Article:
08/04/2014 - 13:44

Policy changes boost syndicates

08/04/2014 - 13:44

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The state government’s push for apartment and townhouse developments, as well as increased appetite among home buyers for high-density housing, is creating substantial opportunity for residential property syndicates.

Policy changes boost syndicates
BUYING IN: Damian Collins says property syndication opportunities are opening up across the metropolitan area. Photo: Attila Csaszar

The state government’s push for apartment and townhouse developments, as well as increased appetite among home buyers for high-density housing, is creating substantial opportunity for residential property syndicates.

Momentum Wealth managing director Damian Collins said the government’s planning policy framework, Directions 2031, had provided the necessary impetus for investors to enter into syndicates for multi-unit residential developments.

Mr Collins’ company has just launched its Carine Rise syndicate, after purchasing three grouped residential lots from LandCorp and Cedar Woods Properties at the former Carine Tafe site in the northern suburbs.

Momentum Wealth plans to develop 18 apartments and three two-storey townhouses on the lots, which were bought for $2.6 million.

Mr Collins estimated the end value of the project would be about $13.4 million.

He said the development had proved attractive to syndicate investors because of the current lack of housing diversity in the northern suburbs, particularly Carine.

“That’s why we targeted it, and there is also a good strong market for end buyers for that project,” Mr Collins told Business News.

“The proposal we put forward to LandCorp was focused on apartments and a couple of townhouses, generally catering to a growing market for people looking to downsize their homes.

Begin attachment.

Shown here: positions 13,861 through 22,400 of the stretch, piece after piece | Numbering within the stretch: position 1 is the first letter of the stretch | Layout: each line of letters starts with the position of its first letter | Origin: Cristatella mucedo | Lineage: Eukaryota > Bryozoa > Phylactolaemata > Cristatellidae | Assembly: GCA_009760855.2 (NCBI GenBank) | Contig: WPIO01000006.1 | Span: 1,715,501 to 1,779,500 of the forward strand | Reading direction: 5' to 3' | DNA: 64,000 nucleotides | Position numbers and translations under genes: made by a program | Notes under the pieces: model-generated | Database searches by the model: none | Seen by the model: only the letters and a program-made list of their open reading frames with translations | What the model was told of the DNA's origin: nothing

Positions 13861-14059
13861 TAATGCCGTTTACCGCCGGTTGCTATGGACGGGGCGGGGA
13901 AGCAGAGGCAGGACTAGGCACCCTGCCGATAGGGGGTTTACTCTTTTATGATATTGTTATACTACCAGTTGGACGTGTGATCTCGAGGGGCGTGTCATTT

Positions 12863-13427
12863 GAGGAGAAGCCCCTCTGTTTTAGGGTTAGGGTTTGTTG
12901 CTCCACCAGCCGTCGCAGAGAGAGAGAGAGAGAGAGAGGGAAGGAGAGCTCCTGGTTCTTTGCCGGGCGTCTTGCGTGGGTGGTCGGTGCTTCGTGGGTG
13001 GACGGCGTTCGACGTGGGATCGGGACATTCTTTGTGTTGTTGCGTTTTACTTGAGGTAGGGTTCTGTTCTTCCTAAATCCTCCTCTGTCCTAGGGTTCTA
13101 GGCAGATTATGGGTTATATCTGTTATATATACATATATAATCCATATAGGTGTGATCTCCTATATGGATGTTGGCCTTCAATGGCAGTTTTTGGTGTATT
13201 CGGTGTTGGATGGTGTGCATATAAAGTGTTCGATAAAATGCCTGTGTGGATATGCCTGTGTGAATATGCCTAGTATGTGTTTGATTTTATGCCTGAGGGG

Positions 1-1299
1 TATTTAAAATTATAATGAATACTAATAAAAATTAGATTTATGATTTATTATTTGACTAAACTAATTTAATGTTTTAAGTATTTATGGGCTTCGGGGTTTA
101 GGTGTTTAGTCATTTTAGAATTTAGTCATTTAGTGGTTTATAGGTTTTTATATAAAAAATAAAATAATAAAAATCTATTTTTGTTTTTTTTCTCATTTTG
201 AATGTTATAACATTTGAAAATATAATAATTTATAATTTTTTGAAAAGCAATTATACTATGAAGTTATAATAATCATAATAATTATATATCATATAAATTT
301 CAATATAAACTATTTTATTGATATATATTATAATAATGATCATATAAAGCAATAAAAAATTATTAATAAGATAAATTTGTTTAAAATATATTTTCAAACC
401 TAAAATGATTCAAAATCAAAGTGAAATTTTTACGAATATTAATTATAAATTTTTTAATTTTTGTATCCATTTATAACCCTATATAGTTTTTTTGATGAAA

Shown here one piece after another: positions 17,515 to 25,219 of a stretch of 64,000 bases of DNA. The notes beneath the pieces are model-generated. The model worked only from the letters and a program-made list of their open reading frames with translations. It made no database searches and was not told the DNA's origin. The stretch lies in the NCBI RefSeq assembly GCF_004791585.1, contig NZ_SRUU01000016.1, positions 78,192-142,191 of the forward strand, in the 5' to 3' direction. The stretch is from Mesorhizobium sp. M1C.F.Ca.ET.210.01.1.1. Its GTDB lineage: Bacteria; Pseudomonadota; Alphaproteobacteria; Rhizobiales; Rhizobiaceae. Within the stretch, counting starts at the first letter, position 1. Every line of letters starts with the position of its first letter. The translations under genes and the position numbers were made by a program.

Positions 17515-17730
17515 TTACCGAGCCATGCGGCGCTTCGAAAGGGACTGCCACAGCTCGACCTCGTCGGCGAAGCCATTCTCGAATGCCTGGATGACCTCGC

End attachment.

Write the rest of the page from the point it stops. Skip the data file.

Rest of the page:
“Not everyone wants to move to an inner-city apartment or to North Perth or West Perth.

“This project gives them the chance to stay in their own community.”

Investment syndicates had also gained in popularity because more people were willing to take on risk than was the case two to three years ago, Mr Collins said, primarily due to rising confidence in metropolitan property assets.

“People are getting low rates of interest in the banks so they are willing to look at opportunities where they can derive a higher rate of return over time,” he said.

Megara Developments managing director Mark Butler said increased interest in syndication opportunities was being driven by a number of factors, not the least of which was the increased appetite for apartment living by Perth home buyers.

“Three years ago the sales weren’t there,” Mr Butler said. “Now the sales are there, interest rates are low and the economy is going along quite well, particularly here compared to other spots in Australia.

“Once you’ve got sales, particularly in the apartment market where you don’t get to build it until you know you’ve got coverage for what you need to borrow, things start moving along.

“Directions 2031 has also certainly helped because with the higher densities you can hypothetically have 80 units on a site instead of 18.”

Mr Butler said very strong demand from investors was likely to rise in coming years as international investors grew their presence in the Perth market.

“If that picks up, that’s another layer on top of what we’re doing now,” he said.

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